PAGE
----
CMS advised EIG with a team led by partners Gary Green and Gordon Anton. An Ashurst team led by M&A partner Tom Mercer advised Nomura International, Goldman Sachs International and Barclays, the buyer’s financial advisers, on the recommended cash offer.

Meanwhile, Slaughter and May advised longstanding client Moody’s on the sale of its Moody’s Analytics Knowledge Services (MAKS) business to Equistone Partners Europe Limited, a deal which is expected to close later this year.

Latham & Watkins acted for Equistone on the deal, with a team led by London corporate partner David Walker and including London finance partner Charles Armstrong.

Co-head of Slaughters’ infrastructure group, Michael Corbett, told Legal Business: ‘It’s a significant reflection of Moody’s evolving strategic priorities. They’re in the business of producing high value analytical services to their customers, and the so-called knowledge services that’s been disposed of was non-call for Moody’s activities. It was consistent with a strategic repositioning. It was significant because it’s a global business with a multitude of jurisdictions involved and that always creates some complexity in a context of a carve-out business disposal.’

He added that M&A has shown decent levels of activity in spite of the effect the current political uncertainty has had on sterling.

‘A lot of the work we do has a cross-border element and frankly a majority of the work we do is not necessarily domestic UK, but overseas assets and global businesses,’ said Corbett.

MAKS provides outsourced research and analytical support to banks, asset managers and consulting firms through delivery centres in India, Costa Rica, Sri Lanka and China. The sale proceeds and repatriated offshore cash will be used to repurchase around $300m of Moody’s outstanding stock.

Freshfields Bruckhaus Deringer and Addleshaw Goddard also this week landed lead mandates as the European arm of Australia’s Macquarie Group acquired British telecoms company KCOM in a £627 million cash-only deal.

Freshfields advised (MEIF) Macquarie European Infrastructure Fund 6 with a team led by corporate and M&A partners Stephen Hewes and Andrew Hutchings.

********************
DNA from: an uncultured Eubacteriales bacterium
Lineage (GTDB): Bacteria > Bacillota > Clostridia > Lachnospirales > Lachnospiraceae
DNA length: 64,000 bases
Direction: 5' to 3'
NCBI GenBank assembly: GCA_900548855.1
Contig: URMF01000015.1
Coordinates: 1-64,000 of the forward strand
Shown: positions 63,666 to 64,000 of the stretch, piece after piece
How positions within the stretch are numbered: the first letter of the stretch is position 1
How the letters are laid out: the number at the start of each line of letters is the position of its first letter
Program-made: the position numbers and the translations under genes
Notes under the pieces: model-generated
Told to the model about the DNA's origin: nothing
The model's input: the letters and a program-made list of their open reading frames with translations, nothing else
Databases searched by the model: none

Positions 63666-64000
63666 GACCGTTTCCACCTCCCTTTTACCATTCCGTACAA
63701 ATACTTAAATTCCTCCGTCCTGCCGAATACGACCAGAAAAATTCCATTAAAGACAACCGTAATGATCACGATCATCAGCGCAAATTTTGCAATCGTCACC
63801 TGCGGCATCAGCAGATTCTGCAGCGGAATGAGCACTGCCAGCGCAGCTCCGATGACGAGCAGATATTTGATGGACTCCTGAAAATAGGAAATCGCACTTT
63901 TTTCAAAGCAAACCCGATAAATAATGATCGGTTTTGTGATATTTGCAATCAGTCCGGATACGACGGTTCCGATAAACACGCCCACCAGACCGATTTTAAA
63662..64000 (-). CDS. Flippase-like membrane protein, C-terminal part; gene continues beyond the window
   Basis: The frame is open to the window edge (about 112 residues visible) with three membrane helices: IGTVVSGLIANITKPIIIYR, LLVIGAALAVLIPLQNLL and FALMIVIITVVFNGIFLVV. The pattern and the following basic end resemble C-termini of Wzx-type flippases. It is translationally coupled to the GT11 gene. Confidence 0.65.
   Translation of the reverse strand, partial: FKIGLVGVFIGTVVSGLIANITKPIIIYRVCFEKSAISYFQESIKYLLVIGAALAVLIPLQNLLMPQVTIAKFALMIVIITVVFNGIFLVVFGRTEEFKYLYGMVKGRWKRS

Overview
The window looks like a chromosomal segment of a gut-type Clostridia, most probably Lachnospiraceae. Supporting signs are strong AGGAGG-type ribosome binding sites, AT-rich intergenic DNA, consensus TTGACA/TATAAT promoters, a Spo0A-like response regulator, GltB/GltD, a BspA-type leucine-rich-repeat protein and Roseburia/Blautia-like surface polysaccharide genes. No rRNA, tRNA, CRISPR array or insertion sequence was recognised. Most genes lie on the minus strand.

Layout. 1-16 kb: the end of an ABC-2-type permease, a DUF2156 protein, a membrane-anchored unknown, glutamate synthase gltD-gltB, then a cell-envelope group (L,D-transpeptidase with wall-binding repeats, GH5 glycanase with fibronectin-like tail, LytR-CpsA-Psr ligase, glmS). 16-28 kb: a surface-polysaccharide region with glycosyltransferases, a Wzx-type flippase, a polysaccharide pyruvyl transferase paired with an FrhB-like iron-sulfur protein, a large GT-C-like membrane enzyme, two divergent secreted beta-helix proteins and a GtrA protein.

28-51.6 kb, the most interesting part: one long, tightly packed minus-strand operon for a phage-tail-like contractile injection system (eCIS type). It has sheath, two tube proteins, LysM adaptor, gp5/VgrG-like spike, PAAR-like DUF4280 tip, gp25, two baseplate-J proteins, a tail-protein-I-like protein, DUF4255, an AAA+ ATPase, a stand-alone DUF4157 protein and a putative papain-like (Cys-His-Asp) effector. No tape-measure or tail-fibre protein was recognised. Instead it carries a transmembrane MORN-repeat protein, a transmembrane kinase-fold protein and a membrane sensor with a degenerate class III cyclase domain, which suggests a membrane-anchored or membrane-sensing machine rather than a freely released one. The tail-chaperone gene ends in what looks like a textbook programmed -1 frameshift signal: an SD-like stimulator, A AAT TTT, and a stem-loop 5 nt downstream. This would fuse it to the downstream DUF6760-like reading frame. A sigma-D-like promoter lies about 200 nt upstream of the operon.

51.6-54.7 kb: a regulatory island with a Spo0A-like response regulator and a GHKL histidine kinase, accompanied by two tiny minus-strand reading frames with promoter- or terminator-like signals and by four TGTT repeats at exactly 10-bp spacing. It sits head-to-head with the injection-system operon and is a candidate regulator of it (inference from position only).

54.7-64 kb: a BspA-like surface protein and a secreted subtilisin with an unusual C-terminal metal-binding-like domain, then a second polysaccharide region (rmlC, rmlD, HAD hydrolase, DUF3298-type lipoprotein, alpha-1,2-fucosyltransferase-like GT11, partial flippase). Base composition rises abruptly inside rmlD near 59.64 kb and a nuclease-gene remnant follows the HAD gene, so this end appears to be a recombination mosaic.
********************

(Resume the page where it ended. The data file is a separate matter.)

Addleshaw’s corporate partner Richard Lee and employment partner Jonathan Fletcher Rogers led the team advising KCOM group which operate in Hull, Yorkshire.

Finally, Linklaters’ partner Richard Coar led a team advising SSE Renewables, Copenhagen Infrastructure Partners and Red Rock Power on the refinancing of the 588MW Beatrice offshore wind farm off the coast of Scotland. The firm said the deal shows a strong need for offshore wind assets established by an experienced sponsor group. Norton Rose Fulbright advised a consortium of 29 commercial and institutional lenders and 24 hedging banks in the deal, led by the firm’s head of energy, infrastructure and natural resources in London, Rob Marsh.

muna.abdi@legalease.co.uk

Legal Business

‘Necessary bandwidth’: Addleshaws lures deal finance veteran from McDermott

‘Necessary bandwidth’: Addleshaws lures deal finance veteran from McDermott

Amid a quiet month for the lateral recruitment market in London, Addleshaw Goddard made the most significant play, bolstering its City banking practice with the hire of leveraged finance partner Peter Crichton from US firm McDermott Will & Emery. Well known in the deal community, Crichton joins Addleshaws’ active mid-market practice led by Alex Dumphy.

Crichton’s career as an acquisition finance lawyer saw him act for AIB, HSBC, The Royal Bank of Scotland and Santander on Caledonia’s acquisition of the drinks business Liberation Group in 2016 and AIB, HSBC and Santander on the refinancing of the Jockey Club. He has spent around 16 years advising on the debtor side of the loan markets and specialising in leveraged finance, becoming partner at DLA Piper and CMS Cameron McKenna Nabarro Olswang before joining McDermott before the three-way merger took effect in 2017.

Legal Business

Addleshaws enters continental Europe through BCLP Hamburg hires

Addleshaws enters continental Europe through BCLP Hamburg hires

Despite having launched five international offices in Asia and the Middle East since 2012, top-20 UK law firm Addleshaw Goddard had no presence in continental Europe until last month. That was when it announced the hire of five partners from Bryan Cave Leighton Paisner (BCLP) to spearhead a launch in Hamburg.

The hires include the two founders of legacy Bryan Cave’s German offices in 2007, Eckart Budelmann and Michael Leue. Partners Martin Lüderitz, Maximilian Karacz and Hubertus Schröder joined the duo in the move from BCLP, alongside five other lawyers.

Legal Business

Addleshaws launches first European base in Hamburg with five-partner BCLP hire